Human Rights Watch called on Iran to immediately revoke bans on students from attending university because they hold political beliefs not to the government’s liking, and to allow registered students to exercise their rights to freedom of expression and association.
In a briefing paper released today, entitled “Denying the Right to Education,” Human Rights Watch documents how the government barred at least 12 students from university registration this past year, despite the fact that graduate programs had accepted them on the basis of successful competitive entrance examinations. The briefing paper also documents the cases of another 54 students who were allowed to register only after agreeing to sign statements that they will refrain from peaceful political activities.
“This policy is a blatant attack on freedom of expression and the right to education,” said Joe Stork, deputy director of Human Rights Watch’s Middle East and North Africa division. “The authorities want to coerce university students, the bedrock of critical thinking in any society, into silence and submission.”
According to documents obtained by Human Rights Watch, the Ministry of Information, which performs intelligence functions, is orchestrating the campaign to deny student activists their right to education. The documents make clear that the decisions are solely based on the students’ political background, not on any educational standards. With the exception of one, all of the banned students are outspoken activists or work with the Islamic Students Association on their campuses.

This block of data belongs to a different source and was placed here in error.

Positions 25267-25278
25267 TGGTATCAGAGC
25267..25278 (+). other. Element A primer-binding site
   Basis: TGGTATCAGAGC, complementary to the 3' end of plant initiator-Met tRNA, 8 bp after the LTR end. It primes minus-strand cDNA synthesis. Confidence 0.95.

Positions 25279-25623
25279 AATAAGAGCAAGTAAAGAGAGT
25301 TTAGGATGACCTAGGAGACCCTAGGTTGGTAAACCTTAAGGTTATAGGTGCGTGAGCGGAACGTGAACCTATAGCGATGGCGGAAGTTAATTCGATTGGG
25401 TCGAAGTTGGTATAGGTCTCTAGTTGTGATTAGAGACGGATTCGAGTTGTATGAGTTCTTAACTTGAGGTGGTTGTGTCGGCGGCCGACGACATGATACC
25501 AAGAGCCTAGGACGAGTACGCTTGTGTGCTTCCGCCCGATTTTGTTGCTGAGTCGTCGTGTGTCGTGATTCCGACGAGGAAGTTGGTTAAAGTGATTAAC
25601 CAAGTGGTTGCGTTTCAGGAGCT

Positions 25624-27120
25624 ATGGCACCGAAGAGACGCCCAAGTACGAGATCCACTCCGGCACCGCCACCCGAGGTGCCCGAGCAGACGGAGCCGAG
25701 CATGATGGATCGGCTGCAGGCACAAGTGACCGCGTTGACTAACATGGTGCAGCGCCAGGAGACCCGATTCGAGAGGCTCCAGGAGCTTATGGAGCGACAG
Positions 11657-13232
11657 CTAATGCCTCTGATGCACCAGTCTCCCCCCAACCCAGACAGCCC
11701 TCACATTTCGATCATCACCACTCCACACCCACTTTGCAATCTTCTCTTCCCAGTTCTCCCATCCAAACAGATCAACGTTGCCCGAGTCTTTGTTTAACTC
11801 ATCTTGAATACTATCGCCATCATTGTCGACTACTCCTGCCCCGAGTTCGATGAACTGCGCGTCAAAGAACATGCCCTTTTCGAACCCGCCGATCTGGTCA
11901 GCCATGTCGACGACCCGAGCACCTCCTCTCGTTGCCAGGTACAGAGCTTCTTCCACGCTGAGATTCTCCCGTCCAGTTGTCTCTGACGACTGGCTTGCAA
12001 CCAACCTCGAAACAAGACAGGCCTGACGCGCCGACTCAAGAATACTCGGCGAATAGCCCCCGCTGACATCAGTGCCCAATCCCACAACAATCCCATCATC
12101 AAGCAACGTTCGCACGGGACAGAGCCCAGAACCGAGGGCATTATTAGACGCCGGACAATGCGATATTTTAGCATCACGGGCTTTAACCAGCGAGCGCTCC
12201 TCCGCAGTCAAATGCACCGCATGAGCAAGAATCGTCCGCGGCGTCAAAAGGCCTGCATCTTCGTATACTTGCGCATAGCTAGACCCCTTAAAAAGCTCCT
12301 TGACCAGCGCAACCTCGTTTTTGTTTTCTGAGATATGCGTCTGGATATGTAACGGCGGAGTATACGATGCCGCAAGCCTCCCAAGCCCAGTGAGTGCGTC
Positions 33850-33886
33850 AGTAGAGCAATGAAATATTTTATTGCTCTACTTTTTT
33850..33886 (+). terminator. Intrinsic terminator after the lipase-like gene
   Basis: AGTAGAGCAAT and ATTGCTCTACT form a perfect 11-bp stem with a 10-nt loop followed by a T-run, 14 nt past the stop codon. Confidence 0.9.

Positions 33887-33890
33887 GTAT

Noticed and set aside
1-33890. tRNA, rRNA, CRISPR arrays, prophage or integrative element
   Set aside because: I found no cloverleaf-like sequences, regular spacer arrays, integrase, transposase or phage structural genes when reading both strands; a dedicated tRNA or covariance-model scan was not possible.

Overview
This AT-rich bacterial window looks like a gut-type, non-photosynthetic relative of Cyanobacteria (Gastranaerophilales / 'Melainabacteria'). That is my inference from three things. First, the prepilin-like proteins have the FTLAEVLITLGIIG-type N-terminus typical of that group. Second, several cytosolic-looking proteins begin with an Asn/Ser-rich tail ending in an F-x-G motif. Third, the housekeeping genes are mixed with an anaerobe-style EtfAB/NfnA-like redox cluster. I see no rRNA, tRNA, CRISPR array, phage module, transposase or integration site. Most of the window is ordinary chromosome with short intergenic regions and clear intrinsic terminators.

The campaign to bar certain students from access to higher education intensifies an ongoing official campaign to persecute student activists. Since July 2005, the Judiciary has convicted and sentenced 24 students to prison terms for their political activities. The authorities have prosecuted another 11 students on politically motivated charges, but have not yet announced the verdicts.
During the same period, university disciplinary committees suspended 32 student activists from continuing their studies for up to two semesters, and university supervision boards suspended or banned 10 student associations from operating on campuses. The student associations have engaged solely in peaceful political activities.
Iran is a party to both the International Covenant on Civil and Political Rights (ICCPR) and the International Covenant on Economic, Social and Cultural Rights (ICESCR). As a party to the ICCPR, Iran has undertaken to respect the rights of freedom of expression and association. Under the ICESCR, Iran has undertaken to make higher education equally accessible to all without discrimination.
“By excluding students from universities on grounds of their political opinions, Iran is directly violating its clear legal obligations under both covenants,” Stork said.